Sales reps — and even sales managers — can sometimes be so close to their organization’s sales process that they can miss the big picture. They don’t see the forest for the trees, so to speak.
But this can be a costly mistake.
It’s only when we zoom out and look at aggregate data that we can start to understand the flaws of our own sales process. The types of problems you miss when you look at individual salespeople and prospects.
Before we dive in, a bit of caution: You are only as good as your data.
To really undertake this process, you need to know that your team is using your CRM (or customer relationship management software) properly. This means moving deals from stage to stage, and logging meeting notes after each call. It means that all sales reps have their email accounts linked to the CRM so anyone can see their correspondence with prospects.
Incomplete data gives you an incomplete picture of what’s happening in your sales process — which leads to bad decisions.
Before you try in earnest to improve your sales process, double check your data.
Then, when you’re ready, start with Step one.
Step 1: Sort leads into two categories: Inbound and outbound
The first step of a sales process audit is organizing your data. There are a number of ways to do this. For us, it made the most sense to split it into two categories: inbound and outbound. In other words, did the leads come to us to book a meeting (inbound), or did we reach out and prospect them (outbound)?
If someone reaches out and books a meeting with us, we know they’re likely a pretty warm lead that has a good chance of closing.
They came to us, not the other way around. Because they raised their hand, they tended to be more sincerely interested in what we sell.
They likely know a good deal about who we are and what we do. This means there’s less need for education later on, which improves our chances to close.
They’re giving up their time to meet with us. While there are plenty of professional time wasters out there, in general this is a sign of seriousness.
Now, this doesn’t mean we close everyone who comes to us.
There are plenty of inbound prospects who end up being bad fits and going nowhere. And, because we’re in the B2B space, sometimes we end up speaking with people who aren’t decision-makers, which slows things down. But our close rates are higher with inbound prospects than with our other category, which we’ll cover next.
For our definition, “outbound prospects” are anyone that our sales team reaches out to. But they’re not names on a list we bought somewhere. These could be website visitors, conference attendees, or ABM (account-based marketing) prospects.
In general, these ops are harder to close and the sales process takes longer, for all of the obvious reasons.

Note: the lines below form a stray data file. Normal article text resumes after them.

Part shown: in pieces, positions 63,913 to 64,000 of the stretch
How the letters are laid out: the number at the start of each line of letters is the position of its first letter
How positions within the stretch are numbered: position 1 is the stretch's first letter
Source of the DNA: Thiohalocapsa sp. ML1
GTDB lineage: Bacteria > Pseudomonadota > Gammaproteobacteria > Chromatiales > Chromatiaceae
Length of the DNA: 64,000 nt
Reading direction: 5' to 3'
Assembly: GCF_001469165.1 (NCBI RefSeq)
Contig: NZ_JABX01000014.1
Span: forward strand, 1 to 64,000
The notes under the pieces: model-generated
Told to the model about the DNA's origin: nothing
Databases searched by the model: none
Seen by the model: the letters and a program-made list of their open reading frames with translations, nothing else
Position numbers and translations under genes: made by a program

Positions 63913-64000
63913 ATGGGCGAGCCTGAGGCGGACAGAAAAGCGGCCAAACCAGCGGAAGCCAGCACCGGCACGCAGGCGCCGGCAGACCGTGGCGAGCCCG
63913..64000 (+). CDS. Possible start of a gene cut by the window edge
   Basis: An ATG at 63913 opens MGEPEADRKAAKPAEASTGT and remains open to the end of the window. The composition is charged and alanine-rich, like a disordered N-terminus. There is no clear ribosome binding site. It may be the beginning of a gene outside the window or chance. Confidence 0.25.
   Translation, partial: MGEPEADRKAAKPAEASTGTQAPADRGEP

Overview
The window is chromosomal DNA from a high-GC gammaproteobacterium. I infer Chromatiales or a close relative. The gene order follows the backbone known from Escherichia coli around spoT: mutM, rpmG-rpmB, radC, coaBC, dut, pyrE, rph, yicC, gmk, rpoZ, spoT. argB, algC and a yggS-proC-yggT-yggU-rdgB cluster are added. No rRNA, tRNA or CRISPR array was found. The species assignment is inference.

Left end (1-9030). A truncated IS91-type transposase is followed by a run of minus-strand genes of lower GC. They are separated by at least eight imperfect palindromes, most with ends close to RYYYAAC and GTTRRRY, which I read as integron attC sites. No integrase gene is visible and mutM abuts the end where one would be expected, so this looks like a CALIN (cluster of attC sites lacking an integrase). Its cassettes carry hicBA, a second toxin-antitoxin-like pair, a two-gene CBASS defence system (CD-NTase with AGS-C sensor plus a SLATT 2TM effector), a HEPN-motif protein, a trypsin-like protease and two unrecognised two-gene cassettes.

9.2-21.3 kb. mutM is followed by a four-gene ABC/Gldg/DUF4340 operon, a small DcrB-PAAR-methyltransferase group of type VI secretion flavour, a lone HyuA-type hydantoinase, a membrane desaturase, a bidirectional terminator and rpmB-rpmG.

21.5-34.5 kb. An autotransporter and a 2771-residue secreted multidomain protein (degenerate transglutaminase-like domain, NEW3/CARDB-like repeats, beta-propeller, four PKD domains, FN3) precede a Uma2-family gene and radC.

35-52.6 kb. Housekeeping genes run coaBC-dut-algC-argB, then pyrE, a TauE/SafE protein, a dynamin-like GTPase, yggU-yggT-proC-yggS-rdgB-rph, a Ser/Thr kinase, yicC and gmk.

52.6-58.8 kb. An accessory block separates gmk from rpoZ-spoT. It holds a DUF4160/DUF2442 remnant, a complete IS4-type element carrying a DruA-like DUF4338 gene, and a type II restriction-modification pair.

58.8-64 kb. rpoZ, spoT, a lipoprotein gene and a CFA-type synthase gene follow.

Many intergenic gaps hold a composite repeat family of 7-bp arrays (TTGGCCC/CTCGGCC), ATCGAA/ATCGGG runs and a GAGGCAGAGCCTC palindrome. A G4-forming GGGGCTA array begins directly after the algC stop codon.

Because of this, we wanted to keep this data separate so that it didn’t skew our insights.
Overall inbound and outbound prospects were different enough that we could only really analyze them when they were separate. This split allowed us to draw more meaningful conclusions from the data.
Step 2: Focus on sales velocity
With our data organized, we could move on to step two: putting numbers in context.
The best measurement of sales process efficiency is sales velocity. A lot of businesses track sales velocity — but many don’t. So, let’s break down what it is and what it tells us.
To calculate it, use four metrics you’re probably already tracking:
Number of ops in your pipeline (currently, or during a given period of time)
Average deal size (in dollars)
Win rate (in percentage)
Average time to close (in days)
To calculate, multiply the first three numbers and divide it by the fourth.
In other words:
You can figure out your sales velocity as a whole or separated by different products, categories, or other criteria. For instance, in our case we kept our sales velocity for inbound leads and outbound leads independent of each other.
Here’s the spreadsheet we use to track both sales velocity and customer acquisition costs (CAC). It will run the basic calculations for you. I’ve left some fake numbers in there. Copy it and make it yours.
What does sales velocity tell you?
Sales velocity is a measurement of how quickly money moves through your sales pipeline.
For example, if you have 50 ops in your pipeline, an average deal size of $1,000, a close rate of 20%, and an average time to close of 12 days, you’ve got a sales velocity of $833.
This means you’re bringing in around $833 per day.
How do you make your sales velocity go up?
By distilling the sales process down into four metrics — four numbers in a formula — you reduce the number of variables you can manipulate.
This is a good thing.
Sales is a fickle enterprise. Trying to track down every nuance and microdecision that made someone decide not to buy is an exercise in futility.
Instead, sales velocity gives you four levers to pull:
You can increase your number of ops.
You can increase your close rate.
You can shorten your sales cycle.